The risk-free rate is based on the 10-year U.S. Treasury note. The volatility estimate is based on the client’s historical weekly closing prices for the past one, two, and three years. The volatilities are estimated using the standard deviation of the natural logarithmic relative returns, annualized for a year, and then averaged. The dividend rate is assumed to be 0.51% based on available market data on client shares. The total probability of exceeding the gross margin threshold as well as solvency requirements is 80.9375% (calculated using the midpoint probability estimates of both independent events 87.50% times 92.50%, and were the results based on simulation forecasts using historical financial data). The only way to value such a protective put on a warrant is by using binomial lattices. However, a Black-Scholes model is used to benchmark the results.
In order to solve the warrant part of the exotic vehicle, high-level analysis rules need to be created:
- If the period ≥ 3 years, then at maturity, the profit-maximizing decision is:Max (Exercise the warrant accounting for the probability the requirements are met; or let the warrant expire worthless otherwise).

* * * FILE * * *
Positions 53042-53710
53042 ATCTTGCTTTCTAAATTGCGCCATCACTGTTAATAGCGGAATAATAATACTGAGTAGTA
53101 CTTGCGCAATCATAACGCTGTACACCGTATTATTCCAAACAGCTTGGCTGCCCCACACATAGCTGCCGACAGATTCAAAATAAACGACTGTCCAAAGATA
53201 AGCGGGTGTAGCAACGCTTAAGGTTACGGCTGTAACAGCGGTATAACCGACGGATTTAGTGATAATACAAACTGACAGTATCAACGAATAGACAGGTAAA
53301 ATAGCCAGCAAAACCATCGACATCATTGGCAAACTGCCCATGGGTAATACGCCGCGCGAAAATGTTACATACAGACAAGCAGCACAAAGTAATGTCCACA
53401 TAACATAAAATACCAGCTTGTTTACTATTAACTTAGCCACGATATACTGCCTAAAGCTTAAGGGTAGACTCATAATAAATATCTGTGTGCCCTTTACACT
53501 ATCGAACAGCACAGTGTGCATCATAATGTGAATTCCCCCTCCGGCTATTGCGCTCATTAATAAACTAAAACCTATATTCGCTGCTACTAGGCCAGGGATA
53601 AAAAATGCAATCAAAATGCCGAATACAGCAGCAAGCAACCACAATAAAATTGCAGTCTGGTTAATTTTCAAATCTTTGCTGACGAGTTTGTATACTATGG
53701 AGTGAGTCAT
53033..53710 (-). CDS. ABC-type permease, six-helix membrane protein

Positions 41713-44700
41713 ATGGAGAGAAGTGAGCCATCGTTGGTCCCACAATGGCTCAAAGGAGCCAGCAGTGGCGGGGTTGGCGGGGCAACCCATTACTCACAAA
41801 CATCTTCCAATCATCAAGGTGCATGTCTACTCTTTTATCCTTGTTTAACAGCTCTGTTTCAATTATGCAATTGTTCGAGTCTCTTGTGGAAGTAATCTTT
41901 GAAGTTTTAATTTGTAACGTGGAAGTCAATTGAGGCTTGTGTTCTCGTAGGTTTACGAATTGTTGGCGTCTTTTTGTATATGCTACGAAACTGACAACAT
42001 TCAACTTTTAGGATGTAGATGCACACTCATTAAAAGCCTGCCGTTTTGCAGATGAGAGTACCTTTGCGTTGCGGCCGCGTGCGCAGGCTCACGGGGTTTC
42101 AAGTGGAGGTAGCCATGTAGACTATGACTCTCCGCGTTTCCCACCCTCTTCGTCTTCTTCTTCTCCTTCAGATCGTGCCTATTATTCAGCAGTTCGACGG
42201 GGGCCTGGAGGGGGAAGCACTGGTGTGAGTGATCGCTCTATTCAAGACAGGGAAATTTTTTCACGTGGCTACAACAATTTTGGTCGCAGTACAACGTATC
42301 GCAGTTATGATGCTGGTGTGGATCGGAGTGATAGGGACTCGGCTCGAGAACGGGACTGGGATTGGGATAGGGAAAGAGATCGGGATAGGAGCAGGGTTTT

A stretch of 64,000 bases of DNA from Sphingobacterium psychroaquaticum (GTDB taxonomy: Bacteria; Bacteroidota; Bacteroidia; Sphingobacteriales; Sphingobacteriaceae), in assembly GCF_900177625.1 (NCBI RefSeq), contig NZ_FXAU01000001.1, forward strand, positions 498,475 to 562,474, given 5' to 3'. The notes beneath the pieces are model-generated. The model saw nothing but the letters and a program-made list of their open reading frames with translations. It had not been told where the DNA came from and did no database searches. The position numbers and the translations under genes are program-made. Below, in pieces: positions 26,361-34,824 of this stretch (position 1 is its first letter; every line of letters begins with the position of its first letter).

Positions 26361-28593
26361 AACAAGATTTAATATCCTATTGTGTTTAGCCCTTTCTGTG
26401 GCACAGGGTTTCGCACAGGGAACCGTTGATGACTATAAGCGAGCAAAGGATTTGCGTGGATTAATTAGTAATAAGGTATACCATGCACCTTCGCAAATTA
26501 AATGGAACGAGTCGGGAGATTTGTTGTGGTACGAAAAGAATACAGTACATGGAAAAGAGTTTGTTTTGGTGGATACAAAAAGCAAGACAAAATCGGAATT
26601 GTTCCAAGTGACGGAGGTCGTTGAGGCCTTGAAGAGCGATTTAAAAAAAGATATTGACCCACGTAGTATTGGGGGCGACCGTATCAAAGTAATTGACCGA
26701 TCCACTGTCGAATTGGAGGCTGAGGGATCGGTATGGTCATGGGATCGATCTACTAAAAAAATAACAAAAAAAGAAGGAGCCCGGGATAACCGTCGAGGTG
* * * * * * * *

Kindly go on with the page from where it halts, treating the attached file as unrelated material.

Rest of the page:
- If the period ≥ 3 years, then prior to maturity, the profit-maximizing decision is:
Max (Exercise the warrant accounting for the probability the requirements are met; or keep the option open for future execution).
- If the period < 3 years, then hold on to the warrant as no execution is allowed.
Protective Put Option Valuation
The same is done for the protective put option:
- If the period ≥ 5 years, then at maturity, the profit-maximizing decision is:Max (If the stock price is < $33, then exercise the warrant and collect the protective put payout, after accounting for the probability the requirements are met; or let the warrant and put option expire worthless).
- If the period ≥ 5 years, then prior to maturity, the profit-maximizing decision is:
Max (If the stock price is < $33, then exercise the warrant and collect the protective put payout, after accounting for the probability the requirements are met; or keep the option open for future execution)
- If the period < 5 years, then hold on to the put option as no execution is allowed.
The binomial model used is a combination of a Bermudan vesting nested option, where all the requirements (vesting periods, threshold price, probability of solvency, probability of exceeding gross margin requirements) have to be met before the warrant can be executed, and the put option that can be executed only if the warrant is executed. However, the warrant can be executed even if the protective put is not executed.